In the past few years, I’ve noticed Google Maps has added what I call a fauna layer of filtered and/or geoprocessed images when using zoomed in aerial imagery.
I frequently use aerial imagery in my day job and side projects. If you do as well, you’re probably like me, somewhat familiar with your local topography and/or landmarks.
Part of the changes are obvious and others are subtle, but because I’m a frequent flyer of using Google Maps, I’ve seen those changes over time.
A couple of years ago, I notice Google Maps started incorporating a geoprocessed layer, which semed to exaggerate or enhance fauna. In the example below, you can see Google Maps aerial imagery along with a real example.
The picture of the actual tree was taken during a wet Winter, so in other years, it looks nothing how it’s represented within this enhanced visual layer.
It almost appeared Google Maps was doing a geoprocess to find growth, and then enhance it using overlaid imagery. And as you can see, most of the fauna has been enhanced.
Then last year, I noticed they really enhanced this layer. Not only had the fauna been enhanced, but other features such as cars and most land-based objects had a different look to it.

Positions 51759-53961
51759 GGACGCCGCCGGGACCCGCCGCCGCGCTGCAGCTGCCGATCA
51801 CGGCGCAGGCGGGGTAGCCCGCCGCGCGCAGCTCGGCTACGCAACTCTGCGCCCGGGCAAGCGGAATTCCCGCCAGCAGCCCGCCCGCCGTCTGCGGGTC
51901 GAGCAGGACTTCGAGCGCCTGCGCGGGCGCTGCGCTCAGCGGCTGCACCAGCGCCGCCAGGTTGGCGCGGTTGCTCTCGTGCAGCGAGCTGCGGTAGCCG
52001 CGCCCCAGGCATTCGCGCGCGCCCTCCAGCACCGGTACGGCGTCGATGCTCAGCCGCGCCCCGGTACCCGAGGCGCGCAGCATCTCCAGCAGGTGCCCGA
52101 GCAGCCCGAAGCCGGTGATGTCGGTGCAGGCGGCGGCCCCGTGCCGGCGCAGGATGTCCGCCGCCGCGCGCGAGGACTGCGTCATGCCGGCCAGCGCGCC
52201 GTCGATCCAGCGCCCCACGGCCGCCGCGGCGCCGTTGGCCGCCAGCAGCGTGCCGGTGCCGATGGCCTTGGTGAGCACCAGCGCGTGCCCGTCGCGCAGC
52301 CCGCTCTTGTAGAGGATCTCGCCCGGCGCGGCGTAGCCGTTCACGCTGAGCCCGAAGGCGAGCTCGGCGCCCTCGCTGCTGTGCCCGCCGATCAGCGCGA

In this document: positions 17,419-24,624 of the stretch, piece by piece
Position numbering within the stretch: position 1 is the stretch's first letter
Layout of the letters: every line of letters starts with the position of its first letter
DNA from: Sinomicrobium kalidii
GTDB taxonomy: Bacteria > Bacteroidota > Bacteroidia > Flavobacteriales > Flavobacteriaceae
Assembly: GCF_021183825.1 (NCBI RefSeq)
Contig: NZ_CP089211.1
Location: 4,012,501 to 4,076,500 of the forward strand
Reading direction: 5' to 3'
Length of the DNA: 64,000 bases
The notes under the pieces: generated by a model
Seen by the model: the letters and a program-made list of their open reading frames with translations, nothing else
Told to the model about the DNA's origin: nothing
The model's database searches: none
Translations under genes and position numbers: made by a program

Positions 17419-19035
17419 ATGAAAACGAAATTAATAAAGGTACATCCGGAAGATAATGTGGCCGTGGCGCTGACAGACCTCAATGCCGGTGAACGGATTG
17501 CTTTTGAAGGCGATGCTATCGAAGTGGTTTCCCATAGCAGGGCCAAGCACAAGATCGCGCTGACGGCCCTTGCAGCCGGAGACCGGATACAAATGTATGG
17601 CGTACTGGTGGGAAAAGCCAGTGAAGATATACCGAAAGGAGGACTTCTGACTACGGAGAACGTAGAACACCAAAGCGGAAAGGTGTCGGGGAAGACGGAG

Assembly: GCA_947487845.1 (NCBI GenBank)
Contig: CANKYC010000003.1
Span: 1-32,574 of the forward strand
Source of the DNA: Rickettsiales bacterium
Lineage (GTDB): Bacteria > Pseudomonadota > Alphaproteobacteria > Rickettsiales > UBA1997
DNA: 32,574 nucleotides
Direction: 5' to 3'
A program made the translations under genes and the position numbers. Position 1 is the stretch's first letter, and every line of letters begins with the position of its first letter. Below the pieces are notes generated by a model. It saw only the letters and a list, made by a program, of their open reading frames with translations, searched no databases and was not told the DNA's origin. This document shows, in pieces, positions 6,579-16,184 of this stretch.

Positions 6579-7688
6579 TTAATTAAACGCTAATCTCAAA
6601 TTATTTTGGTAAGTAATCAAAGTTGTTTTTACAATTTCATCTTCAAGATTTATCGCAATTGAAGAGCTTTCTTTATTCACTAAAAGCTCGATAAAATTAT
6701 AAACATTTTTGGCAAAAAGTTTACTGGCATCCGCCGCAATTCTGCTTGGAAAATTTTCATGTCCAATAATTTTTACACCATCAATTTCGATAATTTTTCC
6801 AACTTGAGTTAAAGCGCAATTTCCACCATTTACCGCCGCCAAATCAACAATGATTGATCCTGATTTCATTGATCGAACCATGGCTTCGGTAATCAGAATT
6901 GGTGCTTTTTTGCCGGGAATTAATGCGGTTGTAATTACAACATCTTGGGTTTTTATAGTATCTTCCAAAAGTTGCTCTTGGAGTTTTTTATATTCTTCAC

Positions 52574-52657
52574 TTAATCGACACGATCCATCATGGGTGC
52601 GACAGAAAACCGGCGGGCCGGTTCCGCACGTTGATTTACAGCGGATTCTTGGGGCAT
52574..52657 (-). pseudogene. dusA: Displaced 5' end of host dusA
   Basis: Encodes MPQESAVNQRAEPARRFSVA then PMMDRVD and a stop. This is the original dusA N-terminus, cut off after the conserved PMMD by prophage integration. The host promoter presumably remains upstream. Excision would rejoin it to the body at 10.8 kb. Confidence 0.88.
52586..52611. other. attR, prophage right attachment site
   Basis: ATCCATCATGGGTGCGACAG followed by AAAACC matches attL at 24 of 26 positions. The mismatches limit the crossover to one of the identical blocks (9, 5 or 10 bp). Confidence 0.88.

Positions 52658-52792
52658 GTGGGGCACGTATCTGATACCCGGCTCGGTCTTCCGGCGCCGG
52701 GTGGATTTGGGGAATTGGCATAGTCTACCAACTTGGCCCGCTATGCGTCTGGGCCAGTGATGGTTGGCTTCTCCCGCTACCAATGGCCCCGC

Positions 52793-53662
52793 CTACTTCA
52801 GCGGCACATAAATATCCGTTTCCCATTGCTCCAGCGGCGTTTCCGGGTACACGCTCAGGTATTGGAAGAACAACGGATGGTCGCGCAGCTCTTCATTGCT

One example from the Californian desert appears to be something out of a FPV video game, or maybe a post-apocalyptic world.
This look, which is viewable at a zoomed in scale, appears to be standard when using Google Maps. In some areas of streets, some cars appear to be ghost images, whereas others are full representations.
While I do like what Google Maps is trying to accomplish, there will also be those imagery purists who may feel this is a little overkill when it comes to potential misrepresentation.
IMHO, as long as they don’t turn something like the Bakersfield Panorama Bluff oilfields into looking like a paradise, I’m okay with the direction Google Maps continues to enhance and grow.